The current arrangement, in which ITV shows the best two matches live on Tuesdays and Sky shows the other games on Tuesdays and all Wednesday games live stays in place.
The announcement by the European game's governing body had been widely expected and was only held up by discussions over Uefa's insistence that the broadcaster simultaneously transmit all their live matches over the internet.
The agreement also falls in line with European Commission rules, avoiding the dispute with Brussels which continues to dog the Premier League over their television rights sales.
Lars-Christer Olsson, the chief executive of Uefa, European football's governing body, said: "The Uefa Champions' League in the UK almost always plays to full stadia and invariably provides dramatic entertainment.
"Uefa is delighted to be renewing its broadcasting arrangements in the UK with two such committed and high quality partners as ITV and BSkyB."
With reference to matches involving Scottish clubs, any match played on Tuesday when two English clubs are playing, will also be shown live by ITV in its Scottish regions. Wednesday matches involving Scottish clubs will always be shown live by BSkyB.
Vic Wakeling, the managing director of Sky Sports, said: "This new deal guarantees us four more seasons of Uefa Champions' League football in all, starting tonight, and allows us to develop and enhance this service still further - whilst always making sure we are with the British clubs every step of the way.
"The digital technology we have developed is unique, and has worked superbly. Our subscribers have told us how much they appreciate the power of choice, and the ability to switch between eight live matches at any time."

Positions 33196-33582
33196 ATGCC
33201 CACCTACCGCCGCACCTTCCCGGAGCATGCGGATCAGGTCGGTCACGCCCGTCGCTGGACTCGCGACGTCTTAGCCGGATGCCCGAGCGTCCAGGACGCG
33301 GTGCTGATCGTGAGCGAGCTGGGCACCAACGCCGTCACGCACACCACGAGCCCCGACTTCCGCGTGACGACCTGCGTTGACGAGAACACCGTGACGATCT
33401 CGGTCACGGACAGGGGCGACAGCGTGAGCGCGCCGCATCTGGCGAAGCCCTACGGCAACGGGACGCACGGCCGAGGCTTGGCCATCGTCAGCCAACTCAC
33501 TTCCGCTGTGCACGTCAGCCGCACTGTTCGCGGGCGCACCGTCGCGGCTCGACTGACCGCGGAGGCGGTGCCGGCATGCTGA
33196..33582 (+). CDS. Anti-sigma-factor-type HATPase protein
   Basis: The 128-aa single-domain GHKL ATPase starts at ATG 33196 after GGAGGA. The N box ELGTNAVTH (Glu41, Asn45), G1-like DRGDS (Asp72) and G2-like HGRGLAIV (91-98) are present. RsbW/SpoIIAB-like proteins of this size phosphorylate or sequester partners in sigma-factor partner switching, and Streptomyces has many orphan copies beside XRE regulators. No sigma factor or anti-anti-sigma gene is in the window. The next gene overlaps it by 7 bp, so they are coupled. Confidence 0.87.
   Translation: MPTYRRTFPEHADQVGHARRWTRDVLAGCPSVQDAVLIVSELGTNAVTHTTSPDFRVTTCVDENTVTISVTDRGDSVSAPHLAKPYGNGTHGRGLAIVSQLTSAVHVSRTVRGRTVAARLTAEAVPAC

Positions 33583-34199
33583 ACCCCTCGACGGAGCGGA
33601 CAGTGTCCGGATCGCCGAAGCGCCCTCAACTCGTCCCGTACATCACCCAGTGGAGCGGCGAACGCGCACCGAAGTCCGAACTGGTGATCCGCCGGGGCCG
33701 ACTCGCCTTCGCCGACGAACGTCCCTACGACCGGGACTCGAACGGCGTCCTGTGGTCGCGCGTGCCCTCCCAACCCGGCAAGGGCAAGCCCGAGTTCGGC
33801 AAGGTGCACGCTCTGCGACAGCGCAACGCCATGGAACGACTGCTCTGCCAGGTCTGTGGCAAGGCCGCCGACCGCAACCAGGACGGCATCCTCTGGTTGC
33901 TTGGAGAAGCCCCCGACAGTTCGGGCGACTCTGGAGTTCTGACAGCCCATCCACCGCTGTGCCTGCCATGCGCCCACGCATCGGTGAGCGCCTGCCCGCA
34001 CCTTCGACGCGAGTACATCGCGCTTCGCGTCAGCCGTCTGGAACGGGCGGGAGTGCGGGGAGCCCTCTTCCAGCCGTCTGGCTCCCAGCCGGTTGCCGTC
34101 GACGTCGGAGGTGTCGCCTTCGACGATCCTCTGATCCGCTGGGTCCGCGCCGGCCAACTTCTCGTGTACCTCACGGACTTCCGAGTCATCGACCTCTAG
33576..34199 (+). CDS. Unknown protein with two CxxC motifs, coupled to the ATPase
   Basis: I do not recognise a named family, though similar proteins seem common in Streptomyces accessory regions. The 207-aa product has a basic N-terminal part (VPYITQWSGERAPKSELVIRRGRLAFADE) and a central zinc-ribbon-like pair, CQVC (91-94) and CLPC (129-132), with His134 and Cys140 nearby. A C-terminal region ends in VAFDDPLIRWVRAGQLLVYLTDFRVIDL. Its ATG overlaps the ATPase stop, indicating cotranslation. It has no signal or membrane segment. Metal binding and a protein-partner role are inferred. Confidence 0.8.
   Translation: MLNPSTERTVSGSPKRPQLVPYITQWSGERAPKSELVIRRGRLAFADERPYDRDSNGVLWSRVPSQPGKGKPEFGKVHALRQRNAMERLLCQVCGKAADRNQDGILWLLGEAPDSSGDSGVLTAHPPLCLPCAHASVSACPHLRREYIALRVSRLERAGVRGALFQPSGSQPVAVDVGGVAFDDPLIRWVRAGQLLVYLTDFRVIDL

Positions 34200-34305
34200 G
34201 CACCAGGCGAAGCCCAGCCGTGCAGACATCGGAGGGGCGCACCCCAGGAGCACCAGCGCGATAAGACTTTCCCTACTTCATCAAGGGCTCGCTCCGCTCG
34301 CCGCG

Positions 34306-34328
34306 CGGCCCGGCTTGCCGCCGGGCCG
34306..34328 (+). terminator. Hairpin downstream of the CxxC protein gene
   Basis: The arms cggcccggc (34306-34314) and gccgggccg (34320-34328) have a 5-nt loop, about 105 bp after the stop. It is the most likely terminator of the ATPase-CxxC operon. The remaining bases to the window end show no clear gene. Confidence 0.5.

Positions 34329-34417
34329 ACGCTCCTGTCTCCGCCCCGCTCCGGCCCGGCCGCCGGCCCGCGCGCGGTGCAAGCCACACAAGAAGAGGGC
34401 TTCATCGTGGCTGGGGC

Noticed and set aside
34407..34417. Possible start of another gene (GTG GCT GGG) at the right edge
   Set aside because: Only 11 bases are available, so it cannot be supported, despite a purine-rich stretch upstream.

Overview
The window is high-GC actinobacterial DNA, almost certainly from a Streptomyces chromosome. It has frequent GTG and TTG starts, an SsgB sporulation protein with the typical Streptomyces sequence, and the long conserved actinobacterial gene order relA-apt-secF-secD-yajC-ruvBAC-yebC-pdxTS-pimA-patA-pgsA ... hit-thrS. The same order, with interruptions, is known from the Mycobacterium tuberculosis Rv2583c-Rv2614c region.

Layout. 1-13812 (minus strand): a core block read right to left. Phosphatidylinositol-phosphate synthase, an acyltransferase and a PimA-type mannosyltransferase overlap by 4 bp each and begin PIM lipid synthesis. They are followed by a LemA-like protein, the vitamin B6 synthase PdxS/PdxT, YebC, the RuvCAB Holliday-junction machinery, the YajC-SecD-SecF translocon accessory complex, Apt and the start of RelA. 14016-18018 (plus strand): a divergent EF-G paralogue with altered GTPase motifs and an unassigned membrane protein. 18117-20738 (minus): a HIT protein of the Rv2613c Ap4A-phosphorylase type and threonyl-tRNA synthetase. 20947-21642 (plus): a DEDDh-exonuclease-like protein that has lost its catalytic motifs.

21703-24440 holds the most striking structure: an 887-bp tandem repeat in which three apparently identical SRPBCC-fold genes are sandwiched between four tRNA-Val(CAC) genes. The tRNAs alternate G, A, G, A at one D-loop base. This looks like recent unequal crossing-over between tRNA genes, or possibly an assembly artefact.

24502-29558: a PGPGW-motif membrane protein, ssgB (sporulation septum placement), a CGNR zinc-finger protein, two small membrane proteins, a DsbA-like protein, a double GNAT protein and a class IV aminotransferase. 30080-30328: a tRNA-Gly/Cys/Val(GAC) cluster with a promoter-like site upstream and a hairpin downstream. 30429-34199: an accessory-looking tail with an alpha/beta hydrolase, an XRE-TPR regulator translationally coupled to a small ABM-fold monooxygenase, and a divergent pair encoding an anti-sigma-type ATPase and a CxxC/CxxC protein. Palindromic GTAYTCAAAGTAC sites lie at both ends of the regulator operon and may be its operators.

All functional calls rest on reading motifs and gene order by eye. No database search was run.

Uefa has announced a change of policy in its out-of-competition drug-testing programme. New regulations mean players involved in the Champions' League can be tested anywhere in the week before a match.
Before this season, two players from participating clubs were selected at random to be tested after each Champions' League game.
A Uefa spokesman said: "Clubs entering the tournament this season have had to agree to this rule. We are following sports like athletics and cycling and now we can test players at training grounds or at their homes.
"This will be done completely randomly and the [main] element is surprise. We can call upon any player, at any time."
The change follows increased pressure on the game's governing bodies from the World Anti-Doping Agency to increase drug-testing. The agency has even suggested removing the sport from the Olympic Games unless its drug-testing policies were brought into line with those of other Olympic sports.Reuse content